Wednesday, December 15, 2021

The Beatryce Prophecy by Kate DiCamillo

Title: The Beatryce Prophecy
Author: Kate DiCamillo
Illustrator: Sophie Blackall
Publication: Candlewick Press, hardcover, 2021
Genre: Middle-grade fantasy
Description: Brother Edik belongs to the Order of the Chronicles of Sorrowing and, although a timid fellow, he has the gift of prophecy and has predicted that a king will be deposed by a girl. However, when he finds a girl curled up with the Order’s cantankerous goal, Answelica, he little suspects she is a child of destiny. He is more concerned lest the goat attack her and when he realizes she has amnesia and is sought by evil men, he disguises her and nurses her through fever and trauma. As Beatryce recovers her memory and realizes she is the sole survivor of an attack by the king’s men, she is determined not to hide but to confront the usurper king. Accompanied by the goat, the monk, orphaned Jack Dory, and Cannoc, a rugged forest-dweller, Beatryce sets forth on a dangerous mission.

My Impression: The Beatryce Prophecy was this month’s choice for the de Grummond Book Group and was a lighthearted change from the more serious titles we have read recently. Some of the humor is provided by the goat that had terrorized the monastery until Beatryce appeared. This is more of a fable about friendship and courage, with a heroine who seems fragile but possesses an inner strength that impresses her companions:
It is written in the Chronicles of Sorrowing that one day there will come a child who will unseat a king.

The prophecy states that this child will be a girl.

Because of this, the prophecy has long been ignored.
One of the clues that Beatryce is no ordinary child is that she can read and write. Brother Edik warns her that there is a law in their world that states no girl or woman is allowed to be literate and that she must pretend to be something she is not (Beatryce is not very good at this, so it is lucky she doesn’t linger at the monastery where the king’s men will make a second attempt on her life).  I found the illustrations were mostly appealing but I did not like the cover -  I think Beatryce's shaved head might have prevented me from picking this up as a child although I appreciate Brother Edik had to disguise her.  I guess I am shallow and prefer my princesses less bald.  However, I would not hesitate to recommend it to ten-year-old me who liked fantasy or her modern-day equivalent when I am at the library.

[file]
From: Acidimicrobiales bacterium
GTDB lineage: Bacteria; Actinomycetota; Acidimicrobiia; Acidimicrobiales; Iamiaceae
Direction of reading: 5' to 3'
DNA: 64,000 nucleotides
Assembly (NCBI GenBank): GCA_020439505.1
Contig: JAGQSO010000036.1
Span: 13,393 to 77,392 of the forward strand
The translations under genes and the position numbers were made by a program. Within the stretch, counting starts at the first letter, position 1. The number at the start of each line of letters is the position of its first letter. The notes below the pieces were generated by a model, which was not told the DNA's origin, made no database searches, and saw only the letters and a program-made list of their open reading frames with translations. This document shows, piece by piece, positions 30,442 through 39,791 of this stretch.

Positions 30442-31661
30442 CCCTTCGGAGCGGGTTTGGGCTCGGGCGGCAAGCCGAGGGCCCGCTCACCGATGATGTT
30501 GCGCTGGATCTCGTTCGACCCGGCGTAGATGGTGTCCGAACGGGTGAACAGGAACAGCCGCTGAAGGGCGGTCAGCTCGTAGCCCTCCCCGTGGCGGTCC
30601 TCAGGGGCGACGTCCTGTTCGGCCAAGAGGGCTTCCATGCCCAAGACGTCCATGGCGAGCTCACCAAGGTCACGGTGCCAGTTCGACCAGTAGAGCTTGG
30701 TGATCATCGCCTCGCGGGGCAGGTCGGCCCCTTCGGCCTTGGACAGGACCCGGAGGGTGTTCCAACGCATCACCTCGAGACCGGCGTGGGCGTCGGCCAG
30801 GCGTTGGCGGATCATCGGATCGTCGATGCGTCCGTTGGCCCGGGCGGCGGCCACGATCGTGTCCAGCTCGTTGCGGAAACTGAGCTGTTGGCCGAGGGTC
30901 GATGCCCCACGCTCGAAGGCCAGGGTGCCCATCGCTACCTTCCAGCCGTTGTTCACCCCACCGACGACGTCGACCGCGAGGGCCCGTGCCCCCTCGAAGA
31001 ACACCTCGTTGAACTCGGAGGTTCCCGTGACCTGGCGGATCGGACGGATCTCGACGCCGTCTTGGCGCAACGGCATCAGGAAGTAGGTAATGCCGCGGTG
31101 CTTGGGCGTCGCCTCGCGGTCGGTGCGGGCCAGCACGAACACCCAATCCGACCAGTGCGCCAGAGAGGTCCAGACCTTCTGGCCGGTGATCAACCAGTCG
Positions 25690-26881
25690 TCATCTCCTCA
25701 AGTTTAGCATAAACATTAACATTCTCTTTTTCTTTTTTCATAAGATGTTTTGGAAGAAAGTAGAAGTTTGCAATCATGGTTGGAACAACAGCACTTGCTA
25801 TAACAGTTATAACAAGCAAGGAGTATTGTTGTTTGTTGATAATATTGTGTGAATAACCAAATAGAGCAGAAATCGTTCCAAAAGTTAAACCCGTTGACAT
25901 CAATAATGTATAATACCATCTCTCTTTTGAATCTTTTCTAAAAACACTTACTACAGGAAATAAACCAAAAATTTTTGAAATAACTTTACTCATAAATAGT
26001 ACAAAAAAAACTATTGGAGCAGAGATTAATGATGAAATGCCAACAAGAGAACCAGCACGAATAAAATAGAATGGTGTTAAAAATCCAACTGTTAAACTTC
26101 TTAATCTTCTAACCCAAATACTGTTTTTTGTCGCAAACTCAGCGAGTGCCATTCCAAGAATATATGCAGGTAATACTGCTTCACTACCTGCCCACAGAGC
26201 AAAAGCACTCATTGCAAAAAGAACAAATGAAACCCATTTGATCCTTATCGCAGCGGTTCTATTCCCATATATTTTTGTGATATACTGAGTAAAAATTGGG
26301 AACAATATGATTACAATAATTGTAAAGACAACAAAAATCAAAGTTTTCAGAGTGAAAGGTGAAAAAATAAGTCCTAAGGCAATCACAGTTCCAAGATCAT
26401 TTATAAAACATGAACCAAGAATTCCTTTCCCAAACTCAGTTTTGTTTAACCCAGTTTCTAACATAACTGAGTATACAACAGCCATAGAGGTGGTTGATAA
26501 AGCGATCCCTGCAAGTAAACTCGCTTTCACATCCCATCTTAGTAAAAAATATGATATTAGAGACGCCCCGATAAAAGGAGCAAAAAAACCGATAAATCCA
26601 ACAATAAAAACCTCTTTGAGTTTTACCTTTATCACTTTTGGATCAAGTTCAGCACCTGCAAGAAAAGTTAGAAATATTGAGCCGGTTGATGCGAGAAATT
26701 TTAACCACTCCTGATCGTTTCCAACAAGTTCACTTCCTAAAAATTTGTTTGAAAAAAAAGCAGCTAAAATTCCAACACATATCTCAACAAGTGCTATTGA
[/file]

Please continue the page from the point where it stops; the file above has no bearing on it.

Kate DiCamillo is an author who delivers memorable stories in any genre she chooses, whether realistic fiction like Because of Winn-Dixie, the early chapter books about Mercy Watson (some pig! oh, wait, that's another story), or fantasies like this book. I met her once at a Barnes & Noble Managers meeting in Florida where publishers like me had been summoned to talk about our big forthcoming books.  She autographed a copy of The Tale of Despereaux for me and we talked about Betsy-Tacy (she had met my friend Kathy Baxter and is a fan).  However, this story, while pleasant, lacked a certain something that I require in a book to fully capture my imagination.  I never forgot that I was reading and, if you think about it, what separates an outstanding from a merely good book is its capacity to transport the reader to another world.  

Source: Library

1 comment:

TracyK said...

I am not sure I would pick this book, but you have convinced me that I should try something by DiCamillo.